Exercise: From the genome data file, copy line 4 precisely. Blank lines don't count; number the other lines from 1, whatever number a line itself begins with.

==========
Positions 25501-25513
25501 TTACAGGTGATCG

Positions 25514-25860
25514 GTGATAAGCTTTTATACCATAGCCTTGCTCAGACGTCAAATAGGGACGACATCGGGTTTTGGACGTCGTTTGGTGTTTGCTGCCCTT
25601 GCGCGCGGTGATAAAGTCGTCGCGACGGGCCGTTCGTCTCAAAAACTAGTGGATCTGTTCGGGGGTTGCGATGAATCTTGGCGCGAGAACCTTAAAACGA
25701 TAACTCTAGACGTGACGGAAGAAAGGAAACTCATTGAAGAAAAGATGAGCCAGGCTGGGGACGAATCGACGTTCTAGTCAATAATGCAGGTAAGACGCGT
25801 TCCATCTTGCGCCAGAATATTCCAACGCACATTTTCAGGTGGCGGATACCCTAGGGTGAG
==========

25514 GTGATAAGCTTTTATACCATAGCCTTGCTCAGACGTCAAATAGGGACGACATCGGGTTTTGGACGTCGTTTGGTGTTTGCTGCCCTT